Giving some of these things some thought beforehand can ensure that your Christmas event is what it should be; a fun event and a chance to let your hair down. From reading around various HR publications and forums here are some top tips:
Remember that your Christmas party is a work activity
As the employer, you are responsible for the safety and the actions of your staff at your Christmas party – just like with any other business activity. This applies whether you’re having a full-scale event or simply spending an evening at the local restaurant. A ‘works do’ is part of work life, and the same principles apply when it comes to looking after your staff.
Be careful what you promise
A couple of drinks and an informal chat with an employee at a party can easily lead to you promising things you didn’t really mean. It could be a new budget for a particular project or a hint at a promotion up the ladder. If these things do not materialize after the event you will have some disgruntled employees!
Make sure you take an ‘inclusive’ approach
As in everyday life, discrimination (whether intended or not) on the basis of sexual orientation, race, gender, disability, religion etc is a definite no-no. If you allow employees to bring partners to the annual party, you must include same-sex partners. If you use an outside venue, make sure the building – and the dance floor – is accessible to wheelchair users. If you hire entertainment, be sure that it will not cause offence to members of your staff. Its details like these that can save or sink your reputation as an employer.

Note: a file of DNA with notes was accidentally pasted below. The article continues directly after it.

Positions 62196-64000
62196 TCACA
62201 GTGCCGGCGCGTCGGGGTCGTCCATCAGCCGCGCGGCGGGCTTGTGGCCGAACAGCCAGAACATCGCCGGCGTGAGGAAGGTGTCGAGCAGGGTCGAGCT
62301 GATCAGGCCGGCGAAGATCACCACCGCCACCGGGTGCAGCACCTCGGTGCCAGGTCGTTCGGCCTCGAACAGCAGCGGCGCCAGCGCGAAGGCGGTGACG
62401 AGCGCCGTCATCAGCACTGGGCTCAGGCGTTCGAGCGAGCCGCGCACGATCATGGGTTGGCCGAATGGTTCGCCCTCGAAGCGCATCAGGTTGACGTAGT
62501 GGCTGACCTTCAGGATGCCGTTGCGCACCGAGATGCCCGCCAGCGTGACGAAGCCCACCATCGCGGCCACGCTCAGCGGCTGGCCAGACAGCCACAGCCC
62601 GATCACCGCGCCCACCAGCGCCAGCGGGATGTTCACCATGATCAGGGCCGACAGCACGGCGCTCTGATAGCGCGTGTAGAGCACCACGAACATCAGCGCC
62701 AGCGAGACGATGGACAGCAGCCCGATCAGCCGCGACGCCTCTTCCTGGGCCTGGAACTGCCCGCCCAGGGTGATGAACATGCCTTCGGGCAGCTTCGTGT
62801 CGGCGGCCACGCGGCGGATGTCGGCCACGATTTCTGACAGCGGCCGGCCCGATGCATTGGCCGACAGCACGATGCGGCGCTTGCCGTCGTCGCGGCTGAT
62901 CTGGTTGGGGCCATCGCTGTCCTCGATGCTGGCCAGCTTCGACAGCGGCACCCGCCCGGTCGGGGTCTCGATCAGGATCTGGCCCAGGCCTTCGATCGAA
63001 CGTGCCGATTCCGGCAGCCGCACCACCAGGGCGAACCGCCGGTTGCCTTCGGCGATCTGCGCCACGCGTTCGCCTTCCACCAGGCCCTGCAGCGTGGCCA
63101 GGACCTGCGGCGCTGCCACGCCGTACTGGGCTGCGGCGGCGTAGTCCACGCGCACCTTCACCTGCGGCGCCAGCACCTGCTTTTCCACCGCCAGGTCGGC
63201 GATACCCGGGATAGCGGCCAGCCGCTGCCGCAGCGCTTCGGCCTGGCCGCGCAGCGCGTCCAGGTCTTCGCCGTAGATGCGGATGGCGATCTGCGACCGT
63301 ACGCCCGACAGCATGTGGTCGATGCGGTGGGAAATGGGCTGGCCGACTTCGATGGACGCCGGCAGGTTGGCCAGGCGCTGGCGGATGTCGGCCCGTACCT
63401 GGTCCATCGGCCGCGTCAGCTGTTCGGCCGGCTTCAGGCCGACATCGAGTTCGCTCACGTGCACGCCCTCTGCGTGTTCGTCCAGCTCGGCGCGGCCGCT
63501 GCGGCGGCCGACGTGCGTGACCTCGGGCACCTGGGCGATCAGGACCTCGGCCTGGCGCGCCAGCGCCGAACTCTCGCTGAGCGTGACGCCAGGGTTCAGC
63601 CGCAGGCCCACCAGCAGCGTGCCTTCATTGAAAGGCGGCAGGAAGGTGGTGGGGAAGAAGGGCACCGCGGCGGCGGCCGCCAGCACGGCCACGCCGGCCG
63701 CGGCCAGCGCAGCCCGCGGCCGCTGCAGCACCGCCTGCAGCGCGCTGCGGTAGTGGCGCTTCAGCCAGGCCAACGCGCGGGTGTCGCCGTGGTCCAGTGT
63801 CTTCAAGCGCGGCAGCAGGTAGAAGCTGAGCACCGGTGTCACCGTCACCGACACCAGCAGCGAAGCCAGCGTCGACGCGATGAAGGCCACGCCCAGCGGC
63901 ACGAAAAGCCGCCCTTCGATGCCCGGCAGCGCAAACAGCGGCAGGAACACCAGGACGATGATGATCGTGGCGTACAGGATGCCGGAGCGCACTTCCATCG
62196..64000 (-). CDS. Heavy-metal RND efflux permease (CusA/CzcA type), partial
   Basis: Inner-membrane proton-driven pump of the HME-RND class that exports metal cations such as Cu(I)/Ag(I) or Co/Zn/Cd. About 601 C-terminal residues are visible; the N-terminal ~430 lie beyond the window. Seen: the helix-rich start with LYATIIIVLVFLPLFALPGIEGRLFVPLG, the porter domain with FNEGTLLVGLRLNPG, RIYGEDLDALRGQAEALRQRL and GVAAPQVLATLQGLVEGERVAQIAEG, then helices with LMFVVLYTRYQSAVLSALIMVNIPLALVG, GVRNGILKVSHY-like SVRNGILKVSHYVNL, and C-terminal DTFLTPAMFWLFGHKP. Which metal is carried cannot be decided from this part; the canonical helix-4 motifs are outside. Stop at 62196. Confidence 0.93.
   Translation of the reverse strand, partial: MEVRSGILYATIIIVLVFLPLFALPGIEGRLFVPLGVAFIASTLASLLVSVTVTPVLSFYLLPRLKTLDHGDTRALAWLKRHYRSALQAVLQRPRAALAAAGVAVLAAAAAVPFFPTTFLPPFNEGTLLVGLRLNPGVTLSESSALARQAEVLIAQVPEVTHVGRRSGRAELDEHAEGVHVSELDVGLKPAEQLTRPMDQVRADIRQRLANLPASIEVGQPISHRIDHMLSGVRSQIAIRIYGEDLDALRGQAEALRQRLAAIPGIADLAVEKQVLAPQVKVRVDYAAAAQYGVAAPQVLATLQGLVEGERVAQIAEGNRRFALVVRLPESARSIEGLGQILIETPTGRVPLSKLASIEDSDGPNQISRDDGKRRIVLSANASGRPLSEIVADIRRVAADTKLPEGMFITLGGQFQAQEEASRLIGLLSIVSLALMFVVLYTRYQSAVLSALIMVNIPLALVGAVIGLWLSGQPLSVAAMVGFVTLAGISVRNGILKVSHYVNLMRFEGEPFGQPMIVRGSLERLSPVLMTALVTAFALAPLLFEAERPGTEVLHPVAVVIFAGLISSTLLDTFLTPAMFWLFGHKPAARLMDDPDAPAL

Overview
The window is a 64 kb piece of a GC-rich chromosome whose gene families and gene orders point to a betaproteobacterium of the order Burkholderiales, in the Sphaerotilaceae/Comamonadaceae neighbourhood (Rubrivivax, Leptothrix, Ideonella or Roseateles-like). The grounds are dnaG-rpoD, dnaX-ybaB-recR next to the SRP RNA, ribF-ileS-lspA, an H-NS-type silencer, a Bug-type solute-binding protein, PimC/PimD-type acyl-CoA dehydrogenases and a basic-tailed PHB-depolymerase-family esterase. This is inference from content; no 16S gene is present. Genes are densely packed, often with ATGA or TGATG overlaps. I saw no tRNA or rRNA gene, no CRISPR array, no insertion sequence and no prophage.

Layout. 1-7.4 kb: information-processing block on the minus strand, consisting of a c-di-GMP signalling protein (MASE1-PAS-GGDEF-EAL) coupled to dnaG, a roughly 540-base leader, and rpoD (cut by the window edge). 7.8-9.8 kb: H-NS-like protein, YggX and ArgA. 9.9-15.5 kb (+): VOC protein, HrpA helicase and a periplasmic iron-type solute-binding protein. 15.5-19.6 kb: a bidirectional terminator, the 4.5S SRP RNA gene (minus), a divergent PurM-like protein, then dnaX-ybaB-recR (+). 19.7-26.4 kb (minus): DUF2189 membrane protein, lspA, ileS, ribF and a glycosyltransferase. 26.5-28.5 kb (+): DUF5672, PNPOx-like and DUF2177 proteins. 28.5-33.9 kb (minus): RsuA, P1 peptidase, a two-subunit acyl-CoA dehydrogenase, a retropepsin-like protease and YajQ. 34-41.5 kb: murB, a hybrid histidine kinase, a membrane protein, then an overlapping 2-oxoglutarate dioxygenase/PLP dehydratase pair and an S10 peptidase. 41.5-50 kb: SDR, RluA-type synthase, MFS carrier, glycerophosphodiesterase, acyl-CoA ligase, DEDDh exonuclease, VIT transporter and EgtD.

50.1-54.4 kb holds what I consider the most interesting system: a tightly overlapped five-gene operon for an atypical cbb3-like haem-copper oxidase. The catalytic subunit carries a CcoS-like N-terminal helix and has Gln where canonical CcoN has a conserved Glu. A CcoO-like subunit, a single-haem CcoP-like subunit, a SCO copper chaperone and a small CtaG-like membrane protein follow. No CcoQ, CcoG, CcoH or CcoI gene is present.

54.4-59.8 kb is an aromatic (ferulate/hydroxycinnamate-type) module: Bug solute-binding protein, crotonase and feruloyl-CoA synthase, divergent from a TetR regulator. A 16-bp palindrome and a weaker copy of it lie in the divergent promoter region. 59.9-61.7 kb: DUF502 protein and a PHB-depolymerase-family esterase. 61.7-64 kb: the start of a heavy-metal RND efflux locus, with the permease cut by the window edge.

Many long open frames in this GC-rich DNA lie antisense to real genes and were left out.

Have an observer
Choose one of your managers to act as a discreet ‘nanny’. If they observe someone drinking in excess or beginning to harass other staff, the observer can have a quiet word and remind that person of their responsibility to the company and to their fellow employees. It’s far better to do that than have a raft of complaints from disgruntled employees when you get back to the office. And most staff will respect your intervention in this way, if not at the time but afterwards. Also, beware of the pitfalls of the free bar as an employer may be held responsible for drink-related disasters. For example, three employees from a well-known company, who were involved in an alcohol-induced fight, subsequently won their claim for unfair dismissal because the employer had provided the alcohol.
Wishing you all a Very Merry Christmas and a Happy New Year!
Emma Wynne and all the team at Gateway HR & Training Ltd
The material is not intended to provide, and does not constitute, legal or any other advice on any particular matter, and is provided for general information purposes only.